Saturday, 29 January 2011

completed projects and recent events

Forlano Design engaged us to manufacture 3 furniture pieces last year to made to be made from Walnut. Although composites is our main line of work, years as a pattern maker, boat builder and model maker mean I can still accomplish wood craftsmanship when required.  The pieces are: 'Terrain', 'Expectant' the chest of drawers hall unit, and 'Terrain shelves' the fractal set of shelves.

For 'Expectant' I enlisted past employee, friend and wood craftsperson Evan Gist, he selected the walnut from the yard, machined and dressed the wood and superbly built and coated the carcass and door fronts. I took over from there and aligned and installed the drawers into the carcass and designed and integrated the rebated and angled handles.
To create Ruby was a challenge, my first thoughts were to look at 5 axis CNC machining, however it proved an extremely difficult and expensive exercise to machine all 56 pieces both sides with variations on the champers. So I fell back to doing it by hand - with a 4" grinder and some 80 grit sandpaper.
Using the CAD model to help with reference points for both sides of the 56 pieces I got through most of the pieces in an intense 5 hour session. The alignment of all three parts was tricky but was worth the effort. The piece looks amazing and complex ...a great design.

Terrain shelving, was much simpler, based on the same method of manufacture as the 'Terrain' stool, it came together quickly and were painted in an off white.  They are able to fit on a wall in a variety of combinations and rotations. (4 of the six pieces are shown)

completed projects and recent events

Thales is one of Australia's largest defence suppliers and working with them on high level projects has been and continues to be a great experience. Early last year we were designing and building a carbon fibre housing for a collection of electrical and computer equipment. The 'ATAC system' objective was "to create something small and lightweight that would offer almost the same power as one of our (Thales) existing 100 kg servers". The arrangement of internal parts and overall design and composite material selection was very much a collaboration between Thales technical staff and composite components working together.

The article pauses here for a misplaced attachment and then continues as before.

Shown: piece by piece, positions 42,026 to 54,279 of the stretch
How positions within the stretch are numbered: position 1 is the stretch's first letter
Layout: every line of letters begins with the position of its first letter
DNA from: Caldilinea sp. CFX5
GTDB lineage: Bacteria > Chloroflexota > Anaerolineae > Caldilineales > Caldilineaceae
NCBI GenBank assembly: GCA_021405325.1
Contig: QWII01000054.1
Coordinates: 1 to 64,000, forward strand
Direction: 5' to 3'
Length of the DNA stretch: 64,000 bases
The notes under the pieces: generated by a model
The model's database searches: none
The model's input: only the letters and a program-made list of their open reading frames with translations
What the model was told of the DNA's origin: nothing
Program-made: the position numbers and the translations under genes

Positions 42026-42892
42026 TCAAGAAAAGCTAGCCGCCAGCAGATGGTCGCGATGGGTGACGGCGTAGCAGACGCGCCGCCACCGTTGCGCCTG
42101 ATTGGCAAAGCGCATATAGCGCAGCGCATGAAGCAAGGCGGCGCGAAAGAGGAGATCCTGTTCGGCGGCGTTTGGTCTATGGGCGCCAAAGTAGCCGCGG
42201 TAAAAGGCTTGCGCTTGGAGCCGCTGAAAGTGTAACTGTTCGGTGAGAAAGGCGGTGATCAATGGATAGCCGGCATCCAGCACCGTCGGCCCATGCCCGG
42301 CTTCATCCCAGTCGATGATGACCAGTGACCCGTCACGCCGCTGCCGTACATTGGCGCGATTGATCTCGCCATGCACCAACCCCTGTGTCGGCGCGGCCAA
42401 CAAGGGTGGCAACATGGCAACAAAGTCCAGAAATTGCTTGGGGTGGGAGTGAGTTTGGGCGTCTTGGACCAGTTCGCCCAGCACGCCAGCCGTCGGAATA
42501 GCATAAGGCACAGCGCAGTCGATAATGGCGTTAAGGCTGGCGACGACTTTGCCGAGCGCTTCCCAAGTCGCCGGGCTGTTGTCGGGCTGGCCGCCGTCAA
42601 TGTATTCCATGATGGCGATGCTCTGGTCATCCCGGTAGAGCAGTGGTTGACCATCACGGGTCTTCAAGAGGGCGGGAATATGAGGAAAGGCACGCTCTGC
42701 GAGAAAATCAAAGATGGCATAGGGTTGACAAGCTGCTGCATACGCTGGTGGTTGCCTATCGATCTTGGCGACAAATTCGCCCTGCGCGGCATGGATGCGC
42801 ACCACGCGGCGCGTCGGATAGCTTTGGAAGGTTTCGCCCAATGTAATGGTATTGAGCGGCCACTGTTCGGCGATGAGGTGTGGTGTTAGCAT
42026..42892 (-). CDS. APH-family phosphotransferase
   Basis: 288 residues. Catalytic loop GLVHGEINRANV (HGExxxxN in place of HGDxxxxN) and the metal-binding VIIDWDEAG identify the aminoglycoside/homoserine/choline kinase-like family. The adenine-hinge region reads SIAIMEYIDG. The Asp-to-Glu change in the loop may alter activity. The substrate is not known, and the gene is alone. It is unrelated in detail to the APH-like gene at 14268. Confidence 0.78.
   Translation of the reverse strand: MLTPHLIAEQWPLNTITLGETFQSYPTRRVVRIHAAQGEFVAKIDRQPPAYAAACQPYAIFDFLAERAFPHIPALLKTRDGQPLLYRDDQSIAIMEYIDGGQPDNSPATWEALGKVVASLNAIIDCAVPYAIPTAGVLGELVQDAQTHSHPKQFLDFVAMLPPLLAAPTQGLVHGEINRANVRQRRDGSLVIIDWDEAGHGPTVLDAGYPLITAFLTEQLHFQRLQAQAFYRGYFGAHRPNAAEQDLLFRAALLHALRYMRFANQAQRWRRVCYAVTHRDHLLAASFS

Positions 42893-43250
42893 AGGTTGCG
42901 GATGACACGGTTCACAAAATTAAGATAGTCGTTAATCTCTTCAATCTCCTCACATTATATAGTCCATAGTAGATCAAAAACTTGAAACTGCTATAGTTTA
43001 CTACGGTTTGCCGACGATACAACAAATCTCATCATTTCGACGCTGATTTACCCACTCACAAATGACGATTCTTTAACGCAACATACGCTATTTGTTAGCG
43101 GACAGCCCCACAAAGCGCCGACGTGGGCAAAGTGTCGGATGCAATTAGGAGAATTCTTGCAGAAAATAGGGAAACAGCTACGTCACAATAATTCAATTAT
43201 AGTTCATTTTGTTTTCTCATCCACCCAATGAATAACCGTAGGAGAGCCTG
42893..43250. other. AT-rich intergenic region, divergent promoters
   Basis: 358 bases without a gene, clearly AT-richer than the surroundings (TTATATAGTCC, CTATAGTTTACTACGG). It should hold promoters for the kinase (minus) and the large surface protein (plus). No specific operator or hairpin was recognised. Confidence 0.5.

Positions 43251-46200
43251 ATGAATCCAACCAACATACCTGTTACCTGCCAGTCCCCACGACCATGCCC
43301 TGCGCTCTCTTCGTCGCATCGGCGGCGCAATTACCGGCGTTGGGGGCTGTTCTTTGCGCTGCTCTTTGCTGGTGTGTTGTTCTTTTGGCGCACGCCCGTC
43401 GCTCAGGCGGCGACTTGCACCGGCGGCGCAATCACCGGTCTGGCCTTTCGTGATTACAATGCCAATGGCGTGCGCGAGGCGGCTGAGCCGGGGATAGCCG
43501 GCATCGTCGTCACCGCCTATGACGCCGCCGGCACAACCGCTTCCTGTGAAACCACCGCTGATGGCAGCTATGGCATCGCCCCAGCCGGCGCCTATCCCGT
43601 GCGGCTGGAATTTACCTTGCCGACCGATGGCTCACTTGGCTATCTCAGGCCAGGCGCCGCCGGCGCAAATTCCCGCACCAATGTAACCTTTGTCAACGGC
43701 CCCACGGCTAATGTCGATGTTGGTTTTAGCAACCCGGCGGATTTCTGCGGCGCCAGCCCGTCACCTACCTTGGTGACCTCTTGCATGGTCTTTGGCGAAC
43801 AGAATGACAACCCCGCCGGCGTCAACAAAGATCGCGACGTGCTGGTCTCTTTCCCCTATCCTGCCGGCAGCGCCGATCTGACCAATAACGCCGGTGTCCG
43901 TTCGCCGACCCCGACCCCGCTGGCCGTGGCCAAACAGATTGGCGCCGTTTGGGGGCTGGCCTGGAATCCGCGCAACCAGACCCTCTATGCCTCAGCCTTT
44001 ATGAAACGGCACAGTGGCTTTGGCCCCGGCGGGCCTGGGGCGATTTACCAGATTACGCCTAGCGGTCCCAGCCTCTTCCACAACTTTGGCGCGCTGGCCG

Although it looks simple the design and manufacture of this housing was not, many elements had to be taken into consideration from the electrical resistance properties of the selected composite materials to how Thales technical staff can work on and upgrade the components and how to keep the operators from tampering or accessing the very same internal components!

The ATAC project was seen as a success by the Thales 'deployables team' and has now led to further work for us on similar defence oriented electrical and computer based projects for Thales.

completed projects and recent events

We have been quite busy since the last post and keeping the 'news' up to date has unfortunately slipped way behind.
We completed some major works and a lot of minor works in the time that has passed, and I have listed with images some of these projects.
UAV Vision: after working with UAV Vision for the past 3 years we were contracted to create a complete set of steel production tooling and component parts for a new design. The steel tools were based on 3D models received from the client and from these we drew the 3D mould models and organised all the CNC machining. The moulds were made over a 2 week period and shipped to us polished and ready for use. The quality of the moulds was great and we have not needed to rework or maintain the moulds other than the occasional re-prep of the release agent after a series of parts.

Some of the details were quite small with rebates for 2.5mm machine screws and 3mm 'O' ring seals on 4 of the parts. Photos of the moulds receiving a release coat and the prototype camera housing and a 'primed' camera housing are shown
The Cerebral Palsy Association has kept us busy over the last 5 years we have been suppling their composite seats and last year was no different. After discusioins with the specialists we made some changes to the manufacture of the seats to improve the build time and quality and they now come out better than ever, coincidentally a study conducted by Curtin University (for the Cerebral Palsy Technical department) demonstrated that the composite seats we produce were superior in most aspects to the traditional materials and the existing seat construction method for the particular tasks they must perform. We look forward to continuing to produce these seats in the coming years.